2014 Honda Pioneer 700-4 Review
It has been a while since Honda has introduced a new machine, but with the release of the 2014 Honda Pioneer 700 (available in two- and four-seat versions), the wheels seem to be turning once again. Getting the call to attend the Pioneer line off ceremony in Timmonsville, SC, I was excited to get behind the wheel of the newly developed machine.
First off, this machine was designed by Honda research and development in the great state of Ohio and then assembled in Timmonsville. This machines introduction to the Timmonsville plant added 65 new jobs for locals in South Carolina.
Engine placement for the Pioneer was crucial, as the extra seating would be sharing space between the wheels. Getting the big single down low and into a place to be effective as well as best centered for weight distribution was also important. The powerplant is located directly below the driver and front passenger yet it is hardly noticeable on the ride.
This combined engineering gives the Pioneer a lower center of gravity for a more stable ride on off-camber terrain.
The power to move the 1396-pound machine comes from the 675cc single cylinder four-stroke engine. This is the same mill used to motivate the Honda Rincon ATV. The engine is liquid cooled and fuel injected for optimum efficiency.
Utilizing a 40mm throttle body the engine breathes through the air box, which can be accessed through the floor panel that is forward-center of the two rear seats (Pioneer 700-4 model).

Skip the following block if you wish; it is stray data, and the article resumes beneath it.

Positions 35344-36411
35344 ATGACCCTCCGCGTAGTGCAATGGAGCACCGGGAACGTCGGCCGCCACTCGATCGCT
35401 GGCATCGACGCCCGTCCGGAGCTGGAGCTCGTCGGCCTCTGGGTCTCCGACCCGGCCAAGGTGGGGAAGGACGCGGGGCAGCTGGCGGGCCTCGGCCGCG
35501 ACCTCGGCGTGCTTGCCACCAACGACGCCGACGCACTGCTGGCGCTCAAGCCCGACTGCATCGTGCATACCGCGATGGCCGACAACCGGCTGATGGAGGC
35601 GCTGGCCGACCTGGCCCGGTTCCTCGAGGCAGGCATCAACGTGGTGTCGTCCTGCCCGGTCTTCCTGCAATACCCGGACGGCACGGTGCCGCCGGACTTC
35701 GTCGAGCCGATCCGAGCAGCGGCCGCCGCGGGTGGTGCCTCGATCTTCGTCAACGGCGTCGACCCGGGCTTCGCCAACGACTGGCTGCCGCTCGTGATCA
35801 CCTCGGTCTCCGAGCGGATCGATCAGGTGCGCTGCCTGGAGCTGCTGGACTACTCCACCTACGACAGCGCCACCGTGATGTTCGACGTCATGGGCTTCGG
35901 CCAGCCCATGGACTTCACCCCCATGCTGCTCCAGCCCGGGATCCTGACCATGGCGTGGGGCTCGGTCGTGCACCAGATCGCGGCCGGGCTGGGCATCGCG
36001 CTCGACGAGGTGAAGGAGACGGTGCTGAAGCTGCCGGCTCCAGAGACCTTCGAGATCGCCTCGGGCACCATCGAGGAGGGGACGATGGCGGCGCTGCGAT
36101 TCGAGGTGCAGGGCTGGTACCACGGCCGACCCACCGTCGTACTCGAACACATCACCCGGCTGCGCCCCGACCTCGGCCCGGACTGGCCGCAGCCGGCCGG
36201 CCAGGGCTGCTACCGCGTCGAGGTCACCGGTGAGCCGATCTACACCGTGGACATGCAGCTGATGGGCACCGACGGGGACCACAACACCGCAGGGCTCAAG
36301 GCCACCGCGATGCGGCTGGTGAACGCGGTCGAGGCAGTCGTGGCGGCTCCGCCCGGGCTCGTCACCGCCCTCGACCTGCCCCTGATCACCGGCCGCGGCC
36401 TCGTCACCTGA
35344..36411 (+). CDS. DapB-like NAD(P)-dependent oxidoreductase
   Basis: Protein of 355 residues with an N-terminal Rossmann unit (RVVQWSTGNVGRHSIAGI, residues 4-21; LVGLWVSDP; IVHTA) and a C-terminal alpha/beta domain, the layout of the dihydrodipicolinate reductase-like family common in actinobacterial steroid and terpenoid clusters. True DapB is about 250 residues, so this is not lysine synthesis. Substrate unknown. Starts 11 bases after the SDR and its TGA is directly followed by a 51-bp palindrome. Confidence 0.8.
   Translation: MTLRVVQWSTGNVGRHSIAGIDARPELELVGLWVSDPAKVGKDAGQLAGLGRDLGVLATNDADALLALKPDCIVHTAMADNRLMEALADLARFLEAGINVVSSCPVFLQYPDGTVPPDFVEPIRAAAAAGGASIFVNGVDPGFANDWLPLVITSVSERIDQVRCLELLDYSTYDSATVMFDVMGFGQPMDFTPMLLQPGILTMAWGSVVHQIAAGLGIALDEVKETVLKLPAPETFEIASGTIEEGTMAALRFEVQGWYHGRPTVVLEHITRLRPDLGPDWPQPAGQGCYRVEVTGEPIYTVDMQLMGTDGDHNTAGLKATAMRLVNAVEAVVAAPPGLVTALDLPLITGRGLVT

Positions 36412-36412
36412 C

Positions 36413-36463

While many variations of the CTV (continuously variable transmission) can be found in ATVs and UTVs, Honda relies on a standard hydraulic torque converter that gives the driver a sense of being in an automatic transmission car. Three forward gears as well as reverse make for a smooth ride in or out of most situations. The transmission also boasts 2WD, 4WD and 4WD with differential lock, so the driver has a selection options to deliver power to ground in any situation.
Front and rear steel drive shafts deliver the torque and power to Honda’s locking differentials.
Stopping power on the Pioneer comes from huge twin piston calipers on both front wheels clamping down on 200mm discs, which seem a half-inch thick at a glance. Seeing such large braking components on this machine was confidence inspiring to say the least. As well, a 170mm disc on the driveline just before the rear differential supplies braking for both rear wheels.
This seems to be a common practice for many manufacturers and our guess is that it saves money on parts, shaves a few pounds off the machine and helps slim it down as well.